Google+ may be one of the most frequently insulted social networks, but according to Google, its user base is nothing to scoff at. In recent months the social network has seen a massive increase in users and has now broken past 300 million.
In May, that number was just 190 million, showing just how fast Google+ has grown. While Facebook is still in a league of its own (with more than a billion users), Google+ may actually be “larger” than Twitter, since its user base is struggling to hit the 300 million mark.
However, there is a big difference between registered users and consistently active users, and as a result, Twitter is probably the more popular social network.
Alongside its 300 million user announcement, Google revealed a new video service allowing users to put together videos which will create an “archive of your life” according to Google+ Vice President of Product Management Bradley Horowitz.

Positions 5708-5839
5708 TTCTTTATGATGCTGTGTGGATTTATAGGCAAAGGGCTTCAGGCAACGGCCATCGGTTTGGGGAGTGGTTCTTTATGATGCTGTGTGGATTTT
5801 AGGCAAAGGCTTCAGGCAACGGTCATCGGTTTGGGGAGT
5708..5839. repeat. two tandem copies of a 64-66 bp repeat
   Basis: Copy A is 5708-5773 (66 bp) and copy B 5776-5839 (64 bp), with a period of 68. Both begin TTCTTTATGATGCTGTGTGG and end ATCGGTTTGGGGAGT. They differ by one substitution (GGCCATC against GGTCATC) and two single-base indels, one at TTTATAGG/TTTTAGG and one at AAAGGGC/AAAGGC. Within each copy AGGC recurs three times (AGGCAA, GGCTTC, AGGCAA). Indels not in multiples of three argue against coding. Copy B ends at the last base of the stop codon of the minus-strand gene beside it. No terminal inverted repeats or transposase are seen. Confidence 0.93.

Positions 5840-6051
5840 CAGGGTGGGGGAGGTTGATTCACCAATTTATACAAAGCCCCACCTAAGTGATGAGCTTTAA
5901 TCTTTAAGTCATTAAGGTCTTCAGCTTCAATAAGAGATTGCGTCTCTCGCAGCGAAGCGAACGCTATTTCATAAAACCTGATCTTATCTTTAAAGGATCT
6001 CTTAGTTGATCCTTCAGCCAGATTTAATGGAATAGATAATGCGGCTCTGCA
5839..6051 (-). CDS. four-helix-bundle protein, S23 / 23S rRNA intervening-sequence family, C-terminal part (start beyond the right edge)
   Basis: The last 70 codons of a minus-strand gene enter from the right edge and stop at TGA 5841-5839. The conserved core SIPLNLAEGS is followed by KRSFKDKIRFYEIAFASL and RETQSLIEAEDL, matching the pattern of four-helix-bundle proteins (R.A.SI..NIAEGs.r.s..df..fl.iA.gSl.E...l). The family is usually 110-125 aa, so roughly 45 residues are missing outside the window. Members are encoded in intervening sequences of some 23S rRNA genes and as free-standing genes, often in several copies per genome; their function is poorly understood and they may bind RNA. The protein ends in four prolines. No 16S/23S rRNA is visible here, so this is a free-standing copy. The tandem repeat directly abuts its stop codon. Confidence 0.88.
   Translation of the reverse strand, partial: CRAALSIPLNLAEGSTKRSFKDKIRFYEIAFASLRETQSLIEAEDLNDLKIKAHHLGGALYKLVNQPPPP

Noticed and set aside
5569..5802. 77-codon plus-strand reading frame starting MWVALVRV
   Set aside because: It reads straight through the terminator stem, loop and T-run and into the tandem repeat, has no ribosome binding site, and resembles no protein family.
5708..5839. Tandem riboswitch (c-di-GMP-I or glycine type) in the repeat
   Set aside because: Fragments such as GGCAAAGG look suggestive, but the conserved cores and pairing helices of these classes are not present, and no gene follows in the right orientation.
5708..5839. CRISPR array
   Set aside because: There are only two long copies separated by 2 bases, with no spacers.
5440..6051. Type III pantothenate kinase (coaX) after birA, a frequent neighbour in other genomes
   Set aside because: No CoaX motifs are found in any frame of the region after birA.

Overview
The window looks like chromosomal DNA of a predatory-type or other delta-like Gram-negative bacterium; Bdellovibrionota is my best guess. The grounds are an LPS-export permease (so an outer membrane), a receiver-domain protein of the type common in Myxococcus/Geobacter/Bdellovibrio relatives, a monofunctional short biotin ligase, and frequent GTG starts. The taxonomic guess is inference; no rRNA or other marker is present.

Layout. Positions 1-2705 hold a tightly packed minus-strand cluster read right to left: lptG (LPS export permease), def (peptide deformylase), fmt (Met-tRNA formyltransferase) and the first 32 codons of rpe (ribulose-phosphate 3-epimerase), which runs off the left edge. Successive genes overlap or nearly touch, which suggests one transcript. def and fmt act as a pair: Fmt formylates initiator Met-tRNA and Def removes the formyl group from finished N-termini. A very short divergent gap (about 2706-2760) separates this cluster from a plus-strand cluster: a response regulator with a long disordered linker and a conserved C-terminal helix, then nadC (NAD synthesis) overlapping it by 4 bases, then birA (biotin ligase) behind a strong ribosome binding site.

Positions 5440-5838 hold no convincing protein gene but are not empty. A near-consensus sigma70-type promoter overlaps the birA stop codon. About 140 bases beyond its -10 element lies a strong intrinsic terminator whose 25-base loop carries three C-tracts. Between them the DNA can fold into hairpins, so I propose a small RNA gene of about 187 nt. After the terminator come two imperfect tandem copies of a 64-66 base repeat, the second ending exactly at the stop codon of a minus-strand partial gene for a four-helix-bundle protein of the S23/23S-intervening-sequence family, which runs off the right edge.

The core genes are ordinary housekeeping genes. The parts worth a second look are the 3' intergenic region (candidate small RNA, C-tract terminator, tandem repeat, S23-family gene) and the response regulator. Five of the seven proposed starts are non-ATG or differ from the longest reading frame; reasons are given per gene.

For the most part, the entire Google event was about Google+’s photo and video improvements. Not only is there a new video editing and publishing aspect to Google+, but new photo editing features were also introduced.
Despite touting Google+’s milestone as being one of its largest accomplishments, Google does not seem interested in creating the largest social network available, nor does it want to beat out Facebook. Instead, Google wants to have as many users as possible so that it can authenticate people using its various services, whether they be YouTube, Search, or Gmail.
Authentication has become a large part of YouTube and while it is not a requirement, new users are almost automatically provided a Google+ account. Based upon reports from last year, it appears as though Google wants to integrate Google+ into YouTube as much as possible and eventually require people to use their real names instead of a username.
Of course the other side to Google+’s achievement is the way that it helps Google serve ads. By building up a social network that collects even more user data than Google previously had, Google Adwords becomes a more attractive ad network for its clients.
It is unlikely that Google+ will become a dominant social network anytime soon–and it only takes a few minutes on the network to see why–but its 300 million user achievement is something worth talking about.
Google already has access to more user information than most online services and expanding Google+ will only build upon that, whether it is a good thing or not.